11. My point is,

    Rather than getting the high end MRCA in RMK12, we should pospone it by only 5 years to RMK13 (post 2025) to have better choice of aircrafts that is not at the end of their production life.

    In the meantime, rather replace the Hawk/MB339 first in RMK12, as lightweight low cost fighters are not too affected by the 4thGen-5thGen technological gap. For lightweight fighters there is no difference in available platforms if we buy them in RMK12 or RMK13 (the same FA-50, JF-17, M-349, YAK-130 no new low cost lightweight fighter in development), unlike high end MRCA’s (the availability of more 5th Gen fighters post 2025 like FC-31, KF-X, TF-X)

    BTW we have seen the navy’s RMK plan
    http://www.malaysiandefence.com/15-to-5-and-lms

    We can assume that for the current RMK11 each service is getting around usd 1.3-1.5 billion, and for the rest it would be around usd2.0 billion per RMK.

    This is my plan for TUDM RMK11-14

    RMK11 16-20 1.3bil
    A400M payment 600mil last 1/3rd payment of the USD 1.8 billion contract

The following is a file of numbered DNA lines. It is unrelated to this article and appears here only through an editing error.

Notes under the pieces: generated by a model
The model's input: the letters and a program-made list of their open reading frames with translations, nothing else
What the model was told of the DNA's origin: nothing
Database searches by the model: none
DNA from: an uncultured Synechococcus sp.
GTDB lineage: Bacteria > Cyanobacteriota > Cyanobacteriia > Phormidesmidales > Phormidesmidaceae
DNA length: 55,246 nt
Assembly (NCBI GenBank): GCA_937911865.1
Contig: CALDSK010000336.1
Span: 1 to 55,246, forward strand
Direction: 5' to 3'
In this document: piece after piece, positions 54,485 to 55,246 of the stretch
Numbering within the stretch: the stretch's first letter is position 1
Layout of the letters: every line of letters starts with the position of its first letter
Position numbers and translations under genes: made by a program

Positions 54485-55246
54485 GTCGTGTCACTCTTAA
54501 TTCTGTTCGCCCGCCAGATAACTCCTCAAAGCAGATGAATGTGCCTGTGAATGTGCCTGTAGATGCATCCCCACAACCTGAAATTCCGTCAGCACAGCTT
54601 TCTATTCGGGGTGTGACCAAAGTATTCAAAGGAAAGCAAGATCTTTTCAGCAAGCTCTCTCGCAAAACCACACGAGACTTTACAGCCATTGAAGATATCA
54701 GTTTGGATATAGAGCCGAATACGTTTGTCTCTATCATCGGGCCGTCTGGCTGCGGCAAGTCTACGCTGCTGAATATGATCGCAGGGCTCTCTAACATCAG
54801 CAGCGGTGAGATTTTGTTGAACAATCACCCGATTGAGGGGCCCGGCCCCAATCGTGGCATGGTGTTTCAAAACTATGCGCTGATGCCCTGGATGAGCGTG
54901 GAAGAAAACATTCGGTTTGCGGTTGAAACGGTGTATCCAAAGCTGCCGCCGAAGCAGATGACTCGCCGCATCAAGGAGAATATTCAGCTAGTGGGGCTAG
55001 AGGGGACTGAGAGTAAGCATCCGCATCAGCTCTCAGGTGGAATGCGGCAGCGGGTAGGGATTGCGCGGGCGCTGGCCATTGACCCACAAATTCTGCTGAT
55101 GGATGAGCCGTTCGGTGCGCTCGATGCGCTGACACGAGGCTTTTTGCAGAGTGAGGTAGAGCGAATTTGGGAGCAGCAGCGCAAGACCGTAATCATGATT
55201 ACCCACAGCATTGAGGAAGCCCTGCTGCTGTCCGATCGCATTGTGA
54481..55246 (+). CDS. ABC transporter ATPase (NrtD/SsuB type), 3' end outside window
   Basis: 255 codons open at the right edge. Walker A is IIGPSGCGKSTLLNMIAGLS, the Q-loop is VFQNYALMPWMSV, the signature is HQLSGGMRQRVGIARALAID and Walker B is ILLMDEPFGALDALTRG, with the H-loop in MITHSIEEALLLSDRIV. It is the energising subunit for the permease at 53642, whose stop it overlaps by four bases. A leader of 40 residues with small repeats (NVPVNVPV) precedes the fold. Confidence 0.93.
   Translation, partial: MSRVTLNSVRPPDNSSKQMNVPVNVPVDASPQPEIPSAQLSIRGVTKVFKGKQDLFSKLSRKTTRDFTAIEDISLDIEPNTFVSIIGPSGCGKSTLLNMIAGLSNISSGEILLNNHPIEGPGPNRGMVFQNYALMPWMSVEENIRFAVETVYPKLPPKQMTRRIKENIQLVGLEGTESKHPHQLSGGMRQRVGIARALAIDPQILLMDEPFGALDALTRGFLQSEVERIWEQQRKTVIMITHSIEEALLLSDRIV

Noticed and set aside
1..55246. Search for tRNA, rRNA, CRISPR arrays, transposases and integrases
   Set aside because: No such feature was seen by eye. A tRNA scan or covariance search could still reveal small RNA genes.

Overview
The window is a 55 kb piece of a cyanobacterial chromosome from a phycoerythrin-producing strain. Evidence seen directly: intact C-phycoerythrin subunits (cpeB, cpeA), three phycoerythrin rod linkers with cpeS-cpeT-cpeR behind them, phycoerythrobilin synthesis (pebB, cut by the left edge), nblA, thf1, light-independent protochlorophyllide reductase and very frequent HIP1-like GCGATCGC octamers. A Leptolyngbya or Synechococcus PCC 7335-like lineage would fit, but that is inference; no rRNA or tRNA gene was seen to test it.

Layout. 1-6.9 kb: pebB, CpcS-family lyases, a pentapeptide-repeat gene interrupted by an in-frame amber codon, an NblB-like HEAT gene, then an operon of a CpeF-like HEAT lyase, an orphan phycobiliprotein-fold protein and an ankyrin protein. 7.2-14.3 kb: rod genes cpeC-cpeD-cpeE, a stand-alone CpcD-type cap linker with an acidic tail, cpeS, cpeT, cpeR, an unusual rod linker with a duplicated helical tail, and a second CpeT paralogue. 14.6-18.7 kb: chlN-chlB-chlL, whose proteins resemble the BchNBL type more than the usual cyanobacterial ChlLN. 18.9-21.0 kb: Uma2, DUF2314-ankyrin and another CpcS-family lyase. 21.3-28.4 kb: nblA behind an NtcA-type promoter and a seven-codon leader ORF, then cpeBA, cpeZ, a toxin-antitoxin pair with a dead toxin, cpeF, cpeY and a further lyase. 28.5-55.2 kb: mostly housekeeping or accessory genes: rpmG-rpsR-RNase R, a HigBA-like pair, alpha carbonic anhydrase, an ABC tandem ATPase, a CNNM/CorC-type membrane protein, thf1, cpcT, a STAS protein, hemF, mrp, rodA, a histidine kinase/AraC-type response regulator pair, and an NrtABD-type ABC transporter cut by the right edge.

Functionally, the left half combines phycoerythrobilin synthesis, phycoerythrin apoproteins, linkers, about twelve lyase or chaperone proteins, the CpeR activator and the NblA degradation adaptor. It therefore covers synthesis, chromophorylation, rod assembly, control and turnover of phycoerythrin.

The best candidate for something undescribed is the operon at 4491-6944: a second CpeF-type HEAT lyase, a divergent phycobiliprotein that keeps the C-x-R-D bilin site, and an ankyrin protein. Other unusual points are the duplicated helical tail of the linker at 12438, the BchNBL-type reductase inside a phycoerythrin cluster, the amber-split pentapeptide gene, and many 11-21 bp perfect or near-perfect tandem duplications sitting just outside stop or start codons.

6+1 Challenger 605 MPA 240mil 6 MPA, 1 utility/VIP/Training, 4 spare engines, other spare parts.
    36 F/A-18C/D(used) 300mil 16 F/A-18C, 16(8+8) F/A-18D, 12 F/A-18C spare. 18 Skn + 17 Skn.
    12 Sagem Patroller UAV 130mil 4 system with 3 uav per system
    5 Pilatus PC-7MkII 30mil additional 5 to the current 21 PC-7 Mk2

    RMK12 21-25 2.0bil
    16 EC-225LP(used) 200mil
    40 TA/FA-50M 1300mil 16 TA-50, 24 FA-50. Hawk/MB-339CM replacement 2 Operational Sqn, 1 LIFT Sqn
    3+2 G6000 Erieye ER AEW&C 500mil 3 AEW&C, 2 VIP to replace Global Express

    RMK13 26-30 2.0bil
    2 A400M 320mil partly used spain/UK/Germany allocation
    8 PC-24 80mil multi-engine training, Medevec, utility, VIP
    SU-30MKM upgrade 400mil
    C-130H-30 upgrade 100mil
    FC-31 1000mil MRCA F/A-18 replacement

    RMK14 31-35 2.0bil
    32 FC-31 2000mil